Prolonged survival of patients receiving active immunotherapy with Canvaxin therapeutic polyvalent vaccine after complete resection of melanoma metastatic to regional lymph nodes

Donald L. Morton, Eddy C. Hsueh, Richard Essner, Leland J. Foshag, Steven J. O'Day, Anton Bilchik, Rishab K. Gupta, Dave S.B. Hoon, Mepur Ravindranath, J. Anne Nizze, Guy Gammon, Leslie A. Wanek, He jing Wang, Robert M. Elashoff, Marc C. Wallack, Donald L. Morton, Steven A. Rosenberg

Research output: Contribution to journalArticlepeer-review

Abstract

Objective: To determine whether adjuvant postoperative active specific immunotherapy with a therapeutic polyvalent vaccine (PV) called Canvaxin can prolong survival following complete resection of melanoma metastatic to regional nodes (American Joint Committee on Cancer [AJCC] stage III melanoma). Summary Background Data: Despite complete lymphadenectomy, 5-year overall survival (OS) for patients with melanoma metastatic to regional lymph nodes is only 20% to 50%, depending on the number of tumor-involved nodes. In 1984, the authors began phase II trials of Canvaxin PV as postsurgical adjuvant therapy for AJCC stage III melanoma. Methods: Patients who received PV between 1984 and 1998 were compared with patients who did not receive PV postsurgical therapy between 1971 and 1998. The seven covariates recently defined by the AJCC Melanoma Staging Committee (number of metastatic nodes, palpable status, ulceration, age, primary site, pT stage, and gender) were included by Cox regression in a multivariate model of OS. A computerized program matched PV and non-PV patients by these covariates. Results: Of 2,602 patients who underwent complete lymphadenectomy for AJCC stage III melanoma with regional nodal metastases and were followed up by the same team of oncologists between 1971 and 1998, 935 received PV and 1,667 did not. Median OS and 5-year OS were significantly higher in PV than non-PV patients (56.4 vs. 31.9 months and 49% vs. 37%, respectively; P = .0001). When the non-PV patients were matched by the four most significant covariates, 447 matched pairs were formed between patients seen before or after January 1, 1985, and the OS was not different between the two time periods (P = .789). However, when the PV patients were matched with non-PV patients by six covariates forming 739 pairs, the PV patients survived longer (P = .0001). Detailed analysis of the 1,505 patients who were seen or who began vaccine therapy within 4 months after lymphadenectomy, and who had more complete data on the seven prognostic covariates showed that median OS and 5-year OS were higher in 445 PV patients than in 1,060 non-PV patients: 70.4 versus 31 months and 52% versus 37%, respectively (P = .0001). Multivariate Cox regression analysis identified six significant prognostic factors: number of metastatic nodes, size of metastatic nodes, pT stage, ulceration, age, and PV therapy. PV therapy reduced the relative risk of death to 0.64 (95% confidence interval, 0.55-0.76) (P = .0001); sex and site of primary were of borderline significance. Conclusions: This large single-institution study independently confirmed the significance of prognostic covariates in the new AJCC staging system. By using modern statistical methods that controlled for all known prognostic factors, it also demonstrated PV's ability to significantly enhance OS. A multicenter phase III randomized trial is underway to validate the efficacy of PV as a postsurgical adjuvant.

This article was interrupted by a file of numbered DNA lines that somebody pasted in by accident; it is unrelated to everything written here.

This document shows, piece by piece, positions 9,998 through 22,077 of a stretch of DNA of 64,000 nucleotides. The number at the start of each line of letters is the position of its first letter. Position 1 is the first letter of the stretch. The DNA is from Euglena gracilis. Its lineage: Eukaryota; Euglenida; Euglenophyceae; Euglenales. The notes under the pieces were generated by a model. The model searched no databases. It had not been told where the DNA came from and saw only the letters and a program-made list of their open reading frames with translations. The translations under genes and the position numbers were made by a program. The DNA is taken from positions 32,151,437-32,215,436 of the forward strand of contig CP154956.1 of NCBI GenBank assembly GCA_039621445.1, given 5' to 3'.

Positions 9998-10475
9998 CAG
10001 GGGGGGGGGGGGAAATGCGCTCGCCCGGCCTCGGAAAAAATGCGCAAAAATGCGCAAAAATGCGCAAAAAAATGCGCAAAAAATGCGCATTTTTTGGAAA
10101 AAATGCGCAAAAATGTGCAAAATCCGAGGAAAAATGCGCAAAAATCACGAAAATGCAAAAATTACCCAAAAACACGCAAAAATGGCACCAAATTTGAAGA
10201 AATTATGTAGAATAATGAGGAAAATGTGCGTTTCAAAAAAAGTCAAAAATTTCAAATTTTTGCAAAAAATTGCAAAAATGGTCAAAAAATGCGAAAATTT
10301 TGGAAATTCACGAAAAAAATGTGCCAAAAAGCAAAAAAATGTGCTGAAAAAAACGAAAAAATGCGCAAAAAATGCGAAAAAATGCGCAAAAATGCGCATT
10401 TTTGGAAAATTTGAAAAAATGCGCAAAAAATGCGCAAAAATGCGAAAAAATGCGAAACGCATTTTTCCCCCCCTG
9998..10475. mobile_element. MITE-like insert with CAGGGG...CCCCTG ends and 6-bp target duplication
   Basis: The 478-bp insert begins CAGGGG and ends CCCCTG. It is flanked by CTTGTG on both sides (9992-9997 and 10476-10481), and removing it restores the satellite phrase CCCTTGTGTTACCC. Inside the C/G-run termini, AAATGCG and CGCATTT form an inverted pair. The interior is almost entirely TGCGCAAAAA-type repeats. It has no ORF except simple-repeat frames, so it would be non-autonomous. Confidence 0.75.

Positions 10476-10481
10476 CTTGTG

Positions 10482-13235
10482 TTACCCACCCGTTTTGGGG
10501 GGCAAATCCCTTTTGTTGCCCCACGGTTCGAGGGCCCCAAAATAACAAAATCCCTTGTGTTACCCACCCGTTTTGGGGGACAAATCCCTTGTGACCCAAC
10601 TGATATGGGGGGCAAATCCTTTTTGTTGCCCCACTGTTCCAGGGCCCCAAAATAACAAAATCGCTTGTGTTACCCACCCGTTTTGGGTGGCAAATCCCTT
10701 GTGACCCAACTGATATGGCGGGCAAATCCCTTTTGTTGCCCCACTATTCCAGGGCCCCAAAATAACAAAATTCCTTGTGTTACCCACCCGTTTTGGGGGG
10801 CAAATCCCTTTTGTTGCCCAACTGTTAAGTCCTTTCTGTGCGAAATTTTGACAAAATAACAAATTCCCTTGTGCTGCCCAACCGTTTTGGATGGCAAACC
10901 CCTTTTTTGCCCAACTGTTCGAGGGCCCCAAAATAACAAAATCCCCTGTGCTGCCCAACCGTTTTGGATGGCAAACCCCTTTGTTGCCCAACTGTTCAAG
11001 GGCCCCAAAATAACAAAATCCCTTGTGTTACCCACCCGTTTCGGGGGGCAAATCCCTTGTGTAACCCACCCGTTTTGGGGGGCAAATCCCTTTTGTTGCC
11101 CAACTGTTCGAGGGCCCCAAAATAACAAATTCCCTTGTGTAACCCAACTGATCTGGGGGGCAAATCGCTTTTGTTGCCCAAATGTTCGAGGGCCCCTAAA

Original languageEnglish (US)
Pages (from-to)438-449
Number of pages12
JournalAnnals of surgery
Volume236
Issue number4
DOIs
StatePublished - Oct 2002

ASJC Scopus subject areas

  • Surgery

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